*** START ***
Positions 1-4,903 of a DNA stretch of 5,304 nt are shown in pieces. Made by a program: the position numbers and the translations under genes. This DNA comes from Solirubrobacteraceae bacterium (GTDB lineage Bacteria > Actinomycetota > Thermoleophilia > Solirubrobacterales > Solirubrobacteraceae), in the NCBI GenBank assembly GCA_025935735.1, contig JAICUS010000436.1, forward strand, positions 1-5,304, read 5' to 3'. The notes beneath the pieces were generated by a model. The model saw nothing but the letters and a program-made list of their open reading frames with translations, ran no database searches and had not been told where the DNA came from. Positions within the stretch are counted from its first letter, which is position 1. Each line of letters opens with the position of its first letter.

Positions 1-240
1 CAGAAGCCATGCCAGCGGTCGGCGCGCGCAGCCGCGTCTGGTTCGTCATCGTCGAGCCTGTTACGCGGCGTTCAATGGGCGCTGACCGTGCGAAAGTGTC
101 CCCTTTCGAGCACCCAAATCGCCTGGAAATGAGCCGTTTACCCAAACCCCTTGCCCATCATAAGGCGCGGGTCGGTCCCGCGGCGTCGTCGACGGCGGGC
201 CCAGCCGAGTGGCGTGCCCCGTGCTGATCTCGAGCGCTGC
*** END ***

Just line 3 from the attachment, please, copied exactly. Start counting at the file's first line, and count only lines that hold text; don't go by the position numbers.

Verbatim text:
1 CAGAAGCCATGCCAGCGGTCGGCGCGCGCAGCCGCGTCTGGTTCGTCATCGTCGAGCCTGTTACGCGGCGTTCAATGGGCGCTGACCGTGCGAAAGTGTC